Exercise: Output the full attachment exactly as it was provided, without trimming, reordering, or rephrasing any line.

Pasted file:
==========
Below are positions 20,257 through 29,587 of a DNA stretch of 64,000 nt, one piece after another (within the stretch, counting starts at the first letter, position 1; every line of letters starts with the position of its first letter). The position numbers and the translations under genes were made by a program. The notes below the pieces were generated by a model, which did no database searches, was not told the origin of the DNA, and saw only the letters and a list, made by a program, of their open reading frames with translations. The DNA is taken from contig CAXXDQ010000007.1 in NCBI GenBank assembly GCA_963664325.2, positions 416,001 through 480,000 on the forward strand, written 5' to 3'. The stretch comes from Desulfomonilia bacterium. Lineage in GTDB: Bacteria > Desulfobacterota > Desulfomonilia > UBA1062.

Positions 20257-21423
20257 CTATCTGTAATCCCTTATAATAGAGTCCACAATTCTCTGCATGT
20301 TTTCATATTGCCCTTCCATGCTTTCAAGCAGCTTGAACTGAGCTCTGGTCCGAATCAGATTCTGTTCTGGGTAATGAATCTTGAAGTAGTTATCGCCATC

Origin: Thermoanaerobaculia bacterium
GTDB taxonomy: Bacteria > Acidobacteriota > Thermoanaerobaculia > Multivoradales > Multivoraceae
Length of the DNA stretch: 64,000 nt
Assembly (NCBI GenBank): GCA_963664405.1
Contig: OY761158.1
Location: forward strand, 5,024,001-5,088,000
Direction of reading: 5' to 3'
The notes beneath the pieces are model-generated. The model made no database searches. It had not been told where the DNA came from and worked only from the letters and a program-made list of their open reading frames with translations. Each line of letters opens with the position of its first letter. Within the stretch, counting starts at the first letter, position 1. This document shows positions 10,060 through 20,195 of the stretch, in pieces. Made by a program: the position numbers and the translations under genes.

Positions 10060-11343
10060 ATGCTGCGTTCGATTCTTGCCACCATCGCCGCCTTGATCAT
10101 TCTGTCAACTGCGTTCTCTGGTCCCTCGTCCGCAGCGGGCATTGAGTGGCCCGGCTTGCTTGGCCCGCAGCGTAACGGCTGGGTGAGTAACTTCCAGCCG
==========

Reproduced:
Below are positions 20,257 through 29,587 of a DNA stretch of 64,000 nt, one piece after another (within the stretch, counting starts at the first letter, position 1; every line of letters starts with the position of its first letter). The position numbers and the translations under genes were made by a program. The notes below the pieces were generated by a model, which did no database searches, was not told the origin of the DNA, and saw only the letters and a list, made by a program, of their open reading frames with translations. The DNA is taken from contig CAXXDQ010000007.1 in NCBI GenBank assembly GCA_963664325.2, positions 416,001 through 480,000 on the forward strand, written 5' to 3'. The stretch comes from Desulfomonilia bacterium. Lineage in GTDB: Bacteria > Desulfobacterota > Desulfomonilia > UBA1062.

Positions 20257-21423
20257 CTATCTGTAATCCCTTATAATAGAGTCCACAATTCTCTGCATGT
20301 TTTCATATTGCCCTTCCATGCTTTCAAGCAGCTTGAACTGAGCTCTGGTCCGAATCAGATTCTGTTCTGGGTAATGAATCTTGAAGTAGTTATCGCCATC

Origin: Thermoanaerobaculia bacterium
GTDB taxonomy: Bacteria > Acidobacteriota > Thermoanaerobaculia > Multivoradales > Multivoraceae
Length of the DNA stretch: 64,000 nt
Assembly (NCBI GenBank): GCA_963664405.1
Contig: OY761158.1
Location: forward strand, 5,024,001-5,088,000
Direction of reading: 5' to 3'
The notes beneath the pieces are model-generated. The model made no database searches. It had not been told where the DNA came from and worked only from the letters and a program-made list of their open reading frames with translations. Each line of letters opens with the position of its first letter. Within the stretch, counting starts at the first letter, position 1. This document shows positions 10,060 through 20,195 of the stretch, in pieces. Made by a program: the position numbers and the translations under genes.

Positions 10060-11343
10060 ATGCTGCGTTCGATTCTTGCCACCATCGCCGCCTTGATCAT
10101 TCTGTCAACTGCGTTCTCTGGTCCCTCGTCCGCAGCGGGCATTGAGTGGCCCGGCTTGCTTGGCCCGCAGCGTAACGGCTGGGTGAGTAACTTCCAGCCG